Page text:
DCSIMG

NEIL DRYSDALE: Did you hear the one about the Irishwoman and rugby-mad Spike Milligan?

NOW that Spike Milligan has finally departed to that great madhouse in the sky - and no, he isn’t working as a steward with British Airways - we should perhaps honour the hitherto little-remarked influence which the late Goon had on the world of sport.

An inveterate pessimist prone to dramatic mood swings , one shouldn’t be too surprised to discover that Milligan cherished a lifelong interest in cricket and all its foibles. Like so many others, he was a grim witness amid the wreckage of England’s ‘Blackwashes’ against the West Indies in the 1980s, and subsequently spoke to David Gower about the trauma. "Spike called it the Perkins Principle: the purest form of sporting courage, because it demands nothing back, and certainly not victory," recalled the former England captain. "His philosophy was summed up in one of his brief poems: The boy stood on the burning deck,

Whence all but he had fled,

Twit. I’ve never forgotten that."

Milligan, mind you, was gleefully addicted to hopeless causes, which maybe explains his affection for Irish rugby, of which he once said: "Do you know what I like most about their test team? The fact that they are the only side who come off at the end of any game and ask: ‘Who won?’"

Back in the mists of time, when Milligan appeared on the right wing for D Battery, 56th Heavy Regiment, he grew to appreciate that whereas his English and Welsh army colleagues tended to view the game with an excessive seriousness, the Irish were a different proposition.

"There was this hilarious game somewhere in Munster, where two-thirds of the way through the second half, one of the XVs called on the referee to stop the match because they had to rush to catch the last train home. So the team that was left high and dry insisted on finishing the game, and ended up with 120 points," said Milligan.

"On another occasion, I was very anxious to see the All Blacks play Ireland at Lansdowne Road, but couldn’t get a ticket. I went over to Dublin in any case, because I knew there would be lots of touts outside the ground. So I walked around, saying very quietly: ‘Anybody got a ticket? Anybody got a ticket?’

"Eventually, this woman came over to me and said: ‘I’ve got a ticket’. I replied: ‘How much?’ and she said: ‘Two hundred pounds.’ To which I spluttered: ‘What, two bloody hundred pounds! But, for that amount of money, I could get the most beautiful woman in Dublin.’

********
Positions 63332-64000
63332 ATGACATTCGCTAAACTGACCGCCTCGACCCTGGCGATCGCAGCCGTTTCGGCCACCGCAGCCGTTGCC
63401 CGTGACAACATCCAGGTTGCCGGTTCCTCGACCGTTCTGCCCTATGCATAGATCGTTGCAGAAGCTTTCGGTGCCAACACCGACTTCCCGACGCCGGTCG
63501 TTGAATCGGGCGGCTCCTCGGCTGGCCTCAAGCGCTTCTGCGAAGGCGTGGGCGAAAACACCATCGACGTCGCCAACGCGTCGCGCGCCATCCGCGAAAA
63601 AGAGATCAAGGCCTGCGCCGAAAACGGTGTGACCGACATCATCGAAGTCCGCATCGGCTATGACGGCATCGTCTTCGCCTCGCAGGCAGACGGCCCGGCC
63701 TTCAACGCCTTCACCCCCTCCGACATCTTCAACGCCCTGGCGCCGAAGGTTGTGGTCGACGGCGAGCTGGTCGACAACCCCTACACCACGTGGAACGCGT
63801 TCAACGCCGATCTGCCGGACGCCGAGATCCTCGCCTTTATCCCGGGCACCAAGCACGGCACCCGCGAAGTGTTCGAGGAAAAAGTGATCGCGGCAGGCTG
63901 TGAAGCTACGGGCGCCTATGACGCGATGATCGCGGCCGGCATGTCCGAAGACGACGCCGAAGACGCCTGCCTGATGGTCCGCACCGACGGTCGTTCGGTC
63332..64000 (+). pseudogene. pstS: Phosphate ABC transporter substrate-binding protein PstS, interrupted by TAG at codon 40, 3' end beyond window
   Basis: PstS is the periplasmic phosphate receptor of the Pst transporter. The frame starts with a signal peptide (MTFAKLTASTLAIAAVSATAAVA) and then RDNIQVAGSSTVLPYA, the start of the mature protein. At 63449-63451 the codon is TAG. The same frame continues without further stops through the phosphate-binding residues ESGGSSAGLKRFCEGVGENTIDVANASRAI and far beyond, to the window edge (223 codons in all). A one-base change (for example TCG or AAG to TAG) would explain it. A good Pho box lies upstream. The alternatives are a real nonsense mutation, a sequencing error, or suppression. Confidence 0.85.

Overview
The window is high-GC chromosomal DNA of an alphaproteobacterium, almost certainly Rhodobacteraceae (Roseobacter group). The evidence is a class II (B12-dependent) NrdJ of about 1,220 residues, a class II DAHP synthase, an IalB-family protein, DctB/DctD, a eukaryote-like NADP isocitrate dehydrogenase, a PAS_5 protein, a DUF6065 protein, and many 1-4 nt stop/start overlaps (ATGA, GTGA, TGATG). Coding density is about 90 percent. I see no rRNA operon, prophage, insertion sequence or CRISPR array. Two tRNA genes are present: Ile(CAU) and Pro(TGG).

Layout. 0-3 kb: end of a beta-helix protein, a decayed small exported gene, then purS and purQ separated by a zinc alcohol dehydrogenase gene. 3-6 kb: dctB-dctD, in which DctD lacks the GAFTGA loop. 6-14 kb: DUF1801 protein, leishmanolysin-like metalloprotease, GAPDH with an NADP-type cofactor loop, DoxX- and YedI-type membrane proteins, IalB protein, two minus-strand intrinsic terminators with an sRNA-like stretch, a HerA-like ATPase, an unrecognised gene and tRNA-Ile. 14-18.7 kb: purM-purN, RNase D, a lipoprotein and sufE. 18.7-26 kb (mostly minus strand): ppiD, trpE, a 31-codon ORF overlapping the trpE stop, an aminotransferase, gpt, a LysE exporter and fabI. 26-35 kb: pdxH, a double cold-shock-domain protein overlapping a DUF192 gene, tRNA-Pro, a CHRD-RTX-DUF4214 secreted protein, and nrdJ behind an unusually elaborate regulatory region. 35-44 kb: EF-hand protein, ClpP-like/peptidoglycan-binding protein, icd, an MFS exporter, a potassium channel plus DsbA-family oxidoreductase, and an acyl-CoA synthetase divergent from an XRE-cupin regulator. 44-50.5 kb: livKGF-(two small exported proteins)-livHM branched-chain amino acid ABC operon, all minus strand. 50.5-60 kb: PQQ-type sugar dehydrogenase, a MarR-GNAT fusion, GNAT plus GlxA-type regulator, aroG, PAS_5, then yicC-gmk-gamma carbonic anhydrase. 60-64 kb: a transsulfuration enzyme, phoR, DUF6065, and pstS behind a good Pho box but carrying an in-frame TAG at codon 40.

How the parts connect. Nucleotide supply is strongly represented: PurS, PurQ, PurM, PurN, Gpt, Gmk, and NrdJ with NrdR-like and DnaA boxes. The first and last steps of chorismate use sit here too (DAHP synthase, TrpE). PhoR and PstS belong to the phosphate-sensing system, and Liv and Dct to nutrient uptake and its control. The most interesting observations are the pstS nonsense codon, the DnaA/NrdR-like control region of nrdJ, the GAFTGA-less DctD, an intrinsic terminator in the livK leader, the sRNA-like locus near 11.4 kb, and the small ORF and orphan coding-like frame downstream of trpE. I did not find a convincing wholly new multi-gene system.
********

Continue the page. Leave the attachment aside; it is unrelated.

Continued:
"Whereupon, she retorted: ‘Ah yes, but she certainly wouldn’t give you 40-45 minutes each way with a wonderful brass band playing in the middle’."

Introduced to the sport by the Catholic brothers at St Paul’s College in Rangoon, Milligan scored his last try at the age of 80 for Rye RFC, and brought a wonderfully-quixotic approach to rugby union’s "eternal struggle between big buggers and little buggers".

My favourite story concerns Milligan’s famous creation, Eccles, and his crew’s labours to escape from a ship on the Amazon. "When the rest of us reached dry land, Eccles was already there, so we asked: ‘How did you get ashore?’

"Ho hum, I came across on that log.

"Log...but’s that an alligator.

"Oops. I wondered why I kept getting shorter."

FOOTBALL’S tribal instincts can be overstated, judging by the after-match activities at the Premiership meeting between West Ham and Middlesbrough. After the ritual 90 minutes of Paul Ince-baiting by 34,000 Hammers fans - with screams of "Judas, Judas" ringing out - a few Boro players were standing outside the Upton Park dressing-rooms when a concerned visiting official approached and inquired: "Where’s Incey?"

According to our source, there was silence and a few embarrassed glances. Until, that is, Ince’s team-mate, Gareth Southgate, said: "It’s cool. He’s gone over to the West Ham supporters’ club for half a lager."

IT beggars belief, but the Mancunian flat cap is set to become the ‘crowning glory’ of the Commonwealth Games, at least if a breathless press release from Asda is to be trusted.

Apparently, the "top titfer" and matching uniforms will be unveiled on Tuesday by Suranne Jones (Karen McDonald in Coronation Street) to help the biggest volunteer force in peacetime Britain look like, well, complete wallies.

Strangely, as the Games gravy train looms at Freeloader Station, it seems that every volunteer’s jacket will carry a label signed by Prince Edward (HRH Earl of Wessex) who just happens to be president of the Commonwealth Games Federation. And what experience does he have for that arduous role? Erm...

 
 
 

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